“It’s a challenge writing about IndyFringe, the festival that adds a shot of late-summer life to Mass Ave.”
That’s how I started my Sept. 1, 2008, column, in which I wrestled with the best way for a lone commentator for a weekly newspaper to handle a non-juried 10-day event comprised of dozens of undifferentiated amateur and professional productions.
This year, I made the challenging task of covering Indy Fringe even more complicated.
(Pardon me for a moment while I switch hats.)
See, I’m also a playwright. And about three months ago, a local director/producer inquired about staging one of my plays at this year’s Indy Fringe.
(Journalism hat now back in place.)
I questioned, briefly, whether an arts journalist should have a show in a local festival at all. Isn’t there some inherent conflict there?
But I justified (some might say, rationalized) my acceptance by noting that 1.) Indy Fringe is non-juried, so it’s not like I was applying for some thing that my role as an arts writer might influence. 2.) Some of the most
noted theater critics of the last century or so, including Robert Brustein, George Bernard Shaw, and my personal idol Harold Clurman, have written or directed plays while they were active as journalists; 3.) I’ve had plays staged in Indy and elsewhere without compromising my journalistic integrity.
Once the decision was made, though, I wasn’t sure if I should cover Fringe differently this year. In search of answers, I checked in with a network of arts-covering colleagues across the country.
Ben Waterhouse of Oregon’s Willamette Week said “I don’t think that you need to change your coverage at all—so long as you don’t write about your show. Cover the fest without your show, and lean on your colleagues at other outlets to cover yours.”
Kansas City-based Grace Suh disagreed: “I think you’re missing out on a rare opportunity. You have unrivaled access and unique insight. Ask yourself the tough questions and answer them with a frankness you’d give to no one else.” Ben Fulton of the Salt Lake Tribune agreed. “Full disclosure now means no apologies later,” wrote Fulton.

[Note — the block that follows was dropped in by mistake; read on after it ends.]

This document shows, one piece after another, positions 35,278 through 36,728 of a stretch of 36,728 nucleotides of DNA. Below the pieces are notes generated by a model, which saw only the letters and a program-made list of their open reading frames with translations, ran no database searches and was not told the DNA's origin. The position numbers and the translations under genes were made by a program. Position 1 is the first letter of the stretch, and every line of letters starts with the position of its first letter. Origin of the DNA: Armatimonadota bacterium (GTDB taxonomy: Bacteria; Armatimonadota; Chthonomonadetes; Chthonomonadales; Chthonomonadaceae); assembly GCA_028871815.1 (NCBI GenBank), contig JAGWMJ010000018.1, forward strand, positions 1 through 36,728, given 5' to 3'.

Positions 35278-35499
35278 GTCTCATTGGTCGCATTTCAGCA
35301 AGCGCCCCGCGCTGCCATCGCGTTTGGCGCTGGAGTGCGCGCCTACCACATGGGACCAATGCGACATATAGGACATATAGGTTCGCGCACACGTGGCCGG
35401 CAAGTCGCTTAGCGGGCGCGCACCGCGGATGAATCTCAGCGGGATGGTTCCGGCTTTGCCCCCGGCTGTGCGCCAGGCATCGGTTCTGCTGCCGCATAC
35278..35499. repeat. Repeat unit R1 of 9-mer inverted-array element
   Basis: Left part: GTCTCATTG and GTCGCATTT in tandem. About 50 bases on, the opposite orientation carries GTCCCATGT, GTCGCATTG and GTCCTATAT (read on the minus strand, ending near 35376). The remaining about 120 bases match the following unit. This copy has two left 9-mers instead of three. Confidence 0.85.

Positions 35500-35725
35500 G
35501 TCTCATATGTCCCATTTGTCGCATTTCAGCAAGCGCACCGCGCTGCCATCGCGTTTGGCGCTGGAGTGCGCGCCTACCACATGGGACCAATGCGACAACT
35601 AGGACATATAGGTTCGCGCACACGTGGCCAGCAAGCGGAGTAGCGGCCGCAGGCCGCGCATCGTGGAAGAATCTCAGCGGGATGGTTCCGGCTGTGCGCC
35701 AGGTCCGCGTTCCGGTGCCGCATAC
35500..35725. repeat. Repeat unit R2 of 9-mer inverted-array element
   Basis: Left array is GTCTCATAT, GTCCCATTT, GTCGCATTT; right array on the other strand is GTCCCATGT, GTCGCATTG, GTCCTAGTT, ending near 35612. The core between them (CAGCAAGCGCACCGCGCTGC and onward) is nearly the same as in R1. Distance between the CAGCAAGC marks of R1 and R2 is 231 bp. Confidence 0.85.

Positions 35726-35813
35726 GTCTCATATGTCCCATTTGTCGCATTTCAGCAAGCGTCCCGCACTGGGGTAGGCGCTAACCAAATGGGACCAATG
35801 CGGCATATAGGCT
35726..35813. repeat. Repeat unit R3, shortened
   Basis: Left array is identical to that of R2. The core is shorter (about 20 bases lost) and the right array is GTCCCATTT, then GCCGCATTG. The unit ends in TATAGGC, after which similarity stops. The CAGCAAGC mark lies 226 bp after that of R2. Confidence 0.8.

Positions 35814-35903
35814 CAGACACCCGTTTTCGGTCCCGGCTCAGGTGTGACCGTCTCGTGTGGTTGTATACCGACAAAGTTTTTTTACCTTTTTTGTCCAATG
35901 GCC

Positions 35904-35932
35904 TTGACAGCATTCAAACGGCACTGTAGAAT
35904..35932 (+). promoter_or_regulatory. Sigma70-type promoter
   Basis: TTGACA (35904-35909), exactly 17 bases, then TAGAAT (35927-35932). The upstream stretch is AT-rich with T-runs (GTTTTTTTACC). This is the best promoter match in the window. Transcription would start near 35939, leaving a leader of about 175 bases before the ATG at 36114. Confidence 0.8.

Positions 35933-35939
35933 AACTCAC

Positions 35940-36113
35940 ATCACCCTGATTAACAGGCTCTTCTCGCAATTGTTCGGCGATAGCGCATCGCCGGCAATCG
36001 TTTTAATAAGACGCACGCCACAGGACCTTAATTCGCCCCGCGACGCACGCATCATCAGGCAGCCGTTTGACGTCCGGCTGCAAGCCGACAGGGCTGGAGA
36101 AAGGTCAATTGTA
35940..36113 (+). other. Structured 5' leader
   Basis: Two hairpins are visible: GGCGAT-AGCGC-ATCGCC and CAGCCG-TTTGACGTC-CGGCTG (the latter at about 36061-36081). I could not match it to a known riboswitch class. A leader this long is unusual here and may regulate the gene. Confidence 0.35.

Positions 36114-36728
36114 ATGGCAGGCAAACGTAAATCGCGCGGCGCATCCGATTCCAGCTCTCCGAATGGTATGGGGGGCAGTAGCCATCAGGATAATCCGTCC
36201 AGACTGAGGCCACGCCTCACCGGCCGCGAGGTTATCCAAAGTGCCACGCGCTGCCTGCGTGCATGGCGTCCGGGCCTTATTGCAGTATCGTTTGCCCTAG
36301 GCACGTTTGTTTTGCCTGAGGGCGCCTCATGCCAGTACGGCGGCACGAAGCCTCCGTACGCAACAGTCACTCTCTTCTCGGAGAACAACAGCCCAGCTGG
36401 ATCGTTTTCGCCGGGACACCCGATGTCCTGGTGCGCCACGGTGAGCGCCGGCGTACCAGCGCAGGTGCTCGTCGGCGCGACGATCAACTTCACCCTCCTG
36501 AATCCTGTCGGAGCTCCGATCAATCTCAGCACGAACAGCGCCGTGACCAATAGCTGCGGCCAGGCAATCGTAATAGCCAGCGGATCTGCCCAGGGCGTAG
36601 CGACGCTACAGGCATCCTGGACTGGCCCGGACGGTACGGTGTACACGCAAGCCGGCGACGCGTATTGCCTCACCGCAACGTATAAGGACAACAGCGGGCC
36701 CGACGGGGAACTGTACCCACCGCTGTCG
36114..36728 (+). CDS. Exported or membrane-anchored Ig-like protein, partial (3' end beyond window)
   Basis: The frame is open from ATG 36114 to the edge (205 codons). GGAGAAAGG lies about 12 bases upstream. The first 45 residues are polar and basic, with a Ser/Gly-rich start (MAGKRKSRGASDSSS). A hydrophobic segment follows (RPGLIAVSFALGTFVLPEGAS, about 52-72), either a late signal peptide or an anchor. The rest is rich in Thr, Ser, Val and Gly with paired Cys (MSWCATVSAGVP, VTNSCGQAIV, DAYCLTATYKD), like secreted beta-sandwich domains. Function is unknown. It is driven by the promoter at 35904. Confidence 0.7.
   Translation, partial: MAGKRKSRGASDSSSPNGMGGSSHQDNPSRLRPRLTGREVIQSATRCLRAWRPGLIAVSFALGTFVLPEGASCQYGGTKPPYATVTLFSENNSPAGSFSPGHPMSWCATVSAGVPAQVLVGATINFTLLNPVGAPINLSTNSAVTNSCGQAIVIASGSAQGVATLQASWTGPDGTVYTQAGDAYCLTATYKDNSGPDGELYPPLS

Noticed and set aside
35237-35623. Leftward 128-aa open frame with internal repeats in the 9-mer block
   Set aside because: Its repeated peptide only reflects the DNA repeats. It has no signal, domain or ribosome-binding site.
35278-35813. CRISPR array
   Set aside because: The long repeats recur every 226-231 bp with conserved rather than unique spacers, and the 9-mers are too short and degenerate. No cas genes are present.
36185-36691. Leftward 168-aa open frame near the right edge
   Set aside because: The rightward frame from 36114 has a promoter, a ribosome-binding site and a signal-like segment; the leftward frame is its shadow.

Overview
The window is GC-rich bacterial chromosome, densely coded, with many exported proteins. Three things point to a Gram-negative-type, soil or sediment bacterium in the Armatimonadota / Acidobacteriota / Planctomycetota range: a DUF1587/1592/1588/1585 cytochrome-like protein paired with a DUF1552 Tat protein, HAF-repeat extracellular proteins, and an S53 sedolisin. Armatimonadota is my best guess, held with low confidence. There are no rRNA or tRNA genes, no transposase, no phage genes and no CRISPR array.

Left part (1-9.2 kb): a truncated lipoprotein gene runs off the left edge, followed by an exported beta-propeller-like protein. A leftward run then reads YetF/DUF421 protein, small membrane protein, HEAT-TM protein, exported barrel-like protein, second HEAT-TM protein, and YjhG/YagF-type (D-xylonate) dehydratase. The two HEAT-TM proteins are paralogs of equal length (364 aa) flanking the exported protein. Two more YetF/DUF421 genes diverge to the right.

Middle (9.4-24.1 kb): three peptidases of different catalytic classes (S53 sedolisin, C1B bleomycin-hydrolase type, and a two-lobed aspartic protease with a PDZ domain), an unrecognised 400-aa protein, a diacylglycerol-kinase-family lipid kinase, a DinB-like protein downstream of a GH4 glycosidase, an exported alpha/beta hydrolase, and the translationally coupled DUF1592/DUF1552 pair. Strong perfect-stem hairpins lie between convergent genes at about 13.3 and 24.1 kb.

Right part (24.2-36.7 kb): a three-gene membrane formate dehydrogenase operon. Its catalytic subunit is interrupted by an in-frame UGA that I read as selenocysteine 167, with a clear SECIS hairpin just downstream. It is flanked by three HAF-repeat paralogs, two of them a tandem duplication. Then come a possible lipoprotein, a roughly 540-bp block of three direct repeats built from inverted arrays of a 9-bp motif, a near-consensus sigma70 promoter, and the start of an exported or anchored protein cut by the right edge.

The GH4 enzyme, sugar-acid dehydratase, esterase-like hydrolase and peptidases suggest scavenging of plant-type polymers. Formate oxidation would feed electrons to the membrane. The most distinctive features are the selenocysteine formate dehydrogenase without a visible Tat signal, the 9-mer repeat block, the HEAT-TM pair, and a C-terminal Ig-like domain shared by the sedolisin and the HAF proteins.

It was tempting to go that route. But I was and am hypersensitive to giving the impression of using this column to promote my outside writing. Self-consciously interviewing myself about my play while it is still running might be interesting. But it could also seem self-serving and opportunistic.
Ultimately, I took the Waterhouse approach (sans leaning on others to cover my play), at least in my initial preview/review coverage in my blog and e-blast. As for this wrap-up piece, try as I might to write it without bringing in my experience on the other side, I couldn’t. So rather than scrap it altogether, which wouldn’t really be fair to the festival, I wrote this post-mortem as I try to write all my columns: Truthfully.
For me, the biggest challenge in wearing the hats of both playwright and critic wasn’t concern over objectivity. Rather, it was not being able to fully embrace the camaraderie of the festival, where other participants dined, drank and log rolled for each other seemingly regardless of the perceived quality of the work. It’s tough to have those casual conversations when you’ve written publicly about your disappointment in someone’s underdeveloped work. Or, worse, if you haven’t gotten around to seeing their work at all. In such circumstances it’s tough to gauge if a performer or producer (usually these are one and the same) is chumming up to you or praising your show honestly, or if he or she is just trying to get in good in an effort to increase the chances of press coverage.
Not that such a tactic would work.
It’s a shame, really, because the communal spirit of the players is palpable up and down Mass Ave. during the festival. Yes, they (we) are kind of in competition with each other. A ticket sold to one show may be a ticket not sold to your simultaneous offering. But you wouldn’t know that from the good will out on the street and the way companies encourage audiences to see the shows of their pals, old and new. And besides, the fest is attracting more patrons every year—records are being broken as I write this—and so rising tide, etc.
As I write this, the festival is halfway through and that crossroads is crowded with relief and anticipation. As a playwright, making it through the first weekend meant seeing the show up and working in front of paid audiences. It meant monitoring Twitter and Facebook to read what people are saying about the show (Yes, we care—not out of ego but to see if our work communicated and engaged). It meant talking it up to potential Fringers and concocting other attention getters. It meant continuing to tweak the show with the director and cast. It meant nervously awaiting the comments in the two media reviews that matter at the Fringe box office—those in The Indianapolis Star and Nuvo Newsweekly—hoping not only for insight but also for box-office boost. And it meant looking ahead to the final weekend, when I anticipate emerging from this thrilling experience with a biggie-sized version of my from-the-beginning appreciation for Indy Fringe—what it is trying to do, what it achieves and what it means to Indianapolis.
(Switching hats again)
By the way, my play was “Beer Can Raft.” Sorry you missed it. And, don’t worry: I won’t hold that against you.
Next week: Look for the IBJ A&E Season Preview, with dozens of high-expectation-potential highlights of the 2011-12 arts season.•
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